“Image is very important,” Tommy Estes says. “In our business, there’s not much to differentiate, so we have to go on our company name. In our particular situation, we emphasize that we’ve been family owned and operated since 1949.”
In addition to TV commercials, Estes does radio spots and has two billboards. “We start with a plan for the year and alter it as we go, depending on what’s working and what’s not.”
Estes says television is the best form of advertising for his company, even though airtime is expensive in Atlanta. “In other markets, air time is not as expensive, so it depends on where you’re located.”
The company’s commercials run on network channels, which Estes selects based on ratings and demographics. “Most of our spots are 15 seconds, although we occasionally do a 30-second spot. They usually focus on a theme, such as rebates or our whole-house comfort analysis. We shoot five or six spots at a time, perhaps every other month. About half the time we film them right in our facility, and the other times, we film them at the TV stations.”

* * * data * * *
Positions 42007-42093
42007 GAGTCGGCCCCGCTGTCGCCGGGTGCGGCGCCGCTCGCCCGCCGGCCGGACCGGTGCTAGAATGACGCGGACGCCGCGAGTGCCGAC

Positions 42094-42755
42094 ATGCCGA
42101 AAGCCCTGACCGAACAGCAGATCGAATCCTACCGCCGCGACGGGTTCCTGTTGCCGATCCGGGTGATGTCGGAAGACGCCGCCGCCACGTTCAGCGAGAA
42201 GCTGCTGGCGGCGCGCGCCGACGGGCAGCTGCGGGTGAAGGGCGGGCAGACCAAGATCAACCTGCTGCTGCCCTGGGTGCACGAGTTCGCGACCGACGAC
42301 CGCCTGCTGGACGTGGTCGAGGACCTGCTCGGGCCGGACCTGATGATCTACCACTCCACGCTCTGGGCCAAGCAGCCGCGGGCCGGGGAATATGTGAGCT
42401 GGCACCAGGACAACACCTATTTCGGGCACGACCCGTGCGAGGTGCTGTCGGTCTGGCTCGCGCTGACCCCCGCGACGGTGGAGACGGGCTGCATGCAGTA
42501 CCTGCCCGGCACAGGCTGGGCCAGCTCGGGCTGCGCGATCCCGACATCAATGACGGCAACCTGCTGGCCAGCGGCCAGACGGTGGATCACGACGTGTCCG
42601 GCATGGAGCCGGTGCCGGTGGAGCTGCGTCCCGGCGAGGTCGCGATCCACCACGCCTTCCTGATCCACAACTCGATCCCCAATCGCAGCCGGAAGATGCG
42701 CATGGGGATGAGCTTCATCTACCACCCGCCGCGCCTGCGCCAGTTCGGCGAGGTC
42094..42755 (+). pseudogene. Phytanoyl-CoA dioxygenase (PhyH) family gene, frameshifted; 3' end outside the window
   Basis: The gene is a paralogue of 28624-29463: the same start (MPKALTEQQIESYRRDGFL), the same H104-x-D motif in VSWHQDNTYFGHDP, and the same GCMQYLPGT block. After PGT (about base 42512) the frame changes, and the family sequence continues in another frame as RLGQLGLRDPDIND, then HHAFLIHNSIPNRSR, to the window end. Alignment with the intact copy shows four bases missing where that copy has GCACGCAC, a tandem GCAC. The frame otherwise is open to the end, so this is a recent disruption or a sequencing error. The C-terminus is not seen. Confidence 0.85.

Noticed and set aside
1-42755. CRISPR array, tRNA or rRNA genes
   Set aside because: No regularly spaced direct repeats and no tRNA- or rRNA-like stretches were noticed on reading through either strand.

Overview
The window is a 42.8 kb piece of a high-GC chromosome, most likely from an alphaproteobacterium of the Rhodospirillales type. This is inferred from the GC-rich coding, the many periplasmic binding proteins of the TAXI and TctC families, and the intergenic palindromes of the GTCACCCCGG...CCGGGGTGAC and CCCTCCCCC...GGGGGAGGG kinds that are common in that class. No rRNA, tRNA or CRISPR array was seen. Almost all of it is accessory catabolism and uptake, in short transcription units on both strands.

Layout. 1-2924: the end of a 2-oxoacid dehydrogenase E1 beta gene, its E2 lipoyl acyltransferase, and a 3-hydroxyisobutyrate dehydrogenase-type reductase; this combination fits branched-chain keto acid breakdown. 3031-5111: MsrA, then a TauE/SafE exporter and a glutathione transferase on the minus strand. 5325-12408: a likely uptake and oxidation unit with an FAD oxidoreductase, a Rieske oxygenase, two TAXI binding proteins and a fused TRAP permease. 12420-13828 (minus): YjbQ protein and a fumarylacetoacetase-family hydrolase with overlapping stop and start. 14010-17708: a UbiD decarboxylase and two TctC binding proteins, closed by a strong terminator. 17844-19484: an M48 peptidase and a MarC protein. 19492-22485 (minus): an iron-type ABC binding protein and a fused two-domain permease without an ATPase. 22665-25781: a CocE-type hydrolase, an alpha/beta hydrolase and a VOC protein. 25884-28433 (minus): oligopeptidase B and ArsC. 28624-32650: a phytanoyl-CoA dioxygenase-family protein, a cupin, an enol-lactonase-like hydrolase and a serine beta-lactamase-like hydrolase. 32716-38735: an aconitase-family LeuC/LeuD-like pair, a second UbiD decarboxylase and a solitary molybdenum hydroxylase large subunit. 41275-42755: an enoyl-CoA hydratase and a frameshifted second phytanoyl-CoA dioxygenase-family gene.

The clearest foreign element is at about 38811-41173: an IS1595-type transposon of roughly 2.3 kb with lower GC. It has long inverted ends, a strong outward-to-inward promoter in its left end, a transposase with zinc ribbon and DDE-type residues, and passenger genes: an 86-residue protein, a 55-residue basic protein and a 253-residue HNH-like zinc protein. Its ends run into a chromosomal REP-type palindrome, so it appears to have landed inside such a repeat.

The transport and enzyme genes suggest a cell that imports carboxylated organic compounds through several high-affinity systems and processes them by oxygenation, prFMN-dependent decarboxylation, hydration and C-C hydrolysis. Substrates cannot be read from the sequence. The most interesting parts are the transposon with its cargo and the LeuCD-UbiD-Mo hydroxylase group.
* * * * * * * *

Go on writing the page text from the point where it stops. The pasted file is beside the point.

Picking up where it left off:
While Estes is well versed in advertising, he does partner with a small advertising specialist who helps with brainstorming and some of the writing. “Contractors who don’t have a lot of experience in advertising can always seek out help. It can be anyone from a freelancer to a big firm if the funds are there.”
Estes says his company doesn’t spend much in phone-directory advertising or other print advertisements. Instead, it invests in communicating via newsletters; helps reporters with news stories focusing on hvacr-related topics; sponsors sports teams and community events; maintains an informative Web site (www.estesair.com); and participates in industry associations such as the Air Conditioning Contractors of America (ACCA), which granted Estes its 1999 Award for Excellence in Residential Contracting.